The local parliament in the canton of Ticino, Switzerland, banned the full face covering burqas on Monday. Women flouting the law will be fined up to £6,500.

The law was passed in the wake of the Paris attacks which was followed by a tightening in the security across Europe.

The Italian speaking canton in southern Switzerland has made it a criminal offence to cover the whole face in public spaces like shops, restaurants, public building and even while driving a car. The ban will be applicable to tourists as well. However, masks, balaclavas, and crash helmets are still permitted.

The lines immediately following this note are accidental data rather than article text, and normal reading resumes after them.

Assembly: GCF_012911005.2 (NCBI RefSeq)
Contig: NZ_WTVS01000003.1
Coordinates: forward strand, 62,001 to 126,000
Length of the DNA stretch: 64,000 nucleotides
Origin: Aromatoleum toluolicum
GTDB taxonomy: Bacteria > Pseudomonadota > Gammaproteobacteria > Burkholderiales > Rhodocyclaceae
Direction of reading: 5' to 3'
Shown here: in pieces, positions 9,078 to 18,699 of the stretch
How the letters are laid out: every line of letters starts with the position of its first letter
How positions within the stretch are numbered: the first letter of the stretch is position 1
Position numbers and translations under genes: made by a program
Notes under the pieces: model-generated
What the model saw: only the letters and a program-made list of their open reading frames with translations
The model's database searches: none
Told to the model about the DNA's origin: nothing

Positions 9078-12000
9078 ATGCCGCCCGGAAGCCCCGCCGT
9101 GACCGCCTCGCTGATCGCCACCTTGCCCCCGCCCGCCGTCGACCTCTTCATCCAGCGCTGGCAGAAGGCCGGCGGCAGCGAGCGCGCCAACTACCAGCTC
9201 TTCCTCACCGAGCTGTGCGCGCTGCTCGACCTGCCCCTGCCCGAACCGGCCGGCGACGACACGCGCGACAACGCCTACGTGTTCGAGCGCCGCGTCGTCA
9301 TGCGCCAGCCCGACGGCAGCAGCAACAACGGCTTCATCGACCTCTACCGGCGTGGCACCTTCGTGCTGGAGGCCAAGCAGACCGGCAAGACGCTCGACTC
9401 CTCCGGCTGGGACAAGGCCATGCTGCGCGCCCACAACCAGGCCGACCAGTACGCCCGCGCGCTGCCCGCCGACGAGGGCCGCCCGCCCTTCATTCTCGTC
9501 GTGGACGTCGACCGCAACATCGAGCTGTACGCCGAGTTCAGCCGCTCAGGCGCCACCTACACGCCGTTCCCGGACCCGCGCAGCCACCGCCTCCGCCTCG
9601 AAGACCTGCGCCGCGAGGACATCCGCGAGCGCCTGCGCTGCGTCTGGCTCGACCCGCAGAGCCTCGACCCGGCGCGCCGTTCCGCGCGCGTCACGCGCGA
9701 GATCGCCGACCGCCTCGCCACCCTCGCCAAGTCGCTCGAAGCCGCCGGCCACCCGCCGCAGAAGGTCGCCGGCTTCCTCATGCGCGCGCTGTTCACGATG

A referendum that was held in September 2013, had two-thirds of the population voting in the favour of the ban.

"Those who want to integrate are welcome irrespective of their religion," said Giorgio Ghiringhelli, who drew up the proposal. He added, "But those who rebuff our values and aim to build a parallel society based on religious laws, and want to place it over our society, are not welcome."

The vote had been criticised by the international human rights organization Amnesty International who called it a "black day for human rights in Ticino."

The Ticino decision comes in the wake of similar laws in France, Belgium and Netherlands, where the law is already in place.

The Swiss Parliament, however, had rejected a nationwide ban on the burqa in 2012, reports The Independent.

There has been a set of mixed reactions to the burqa ban on the internet.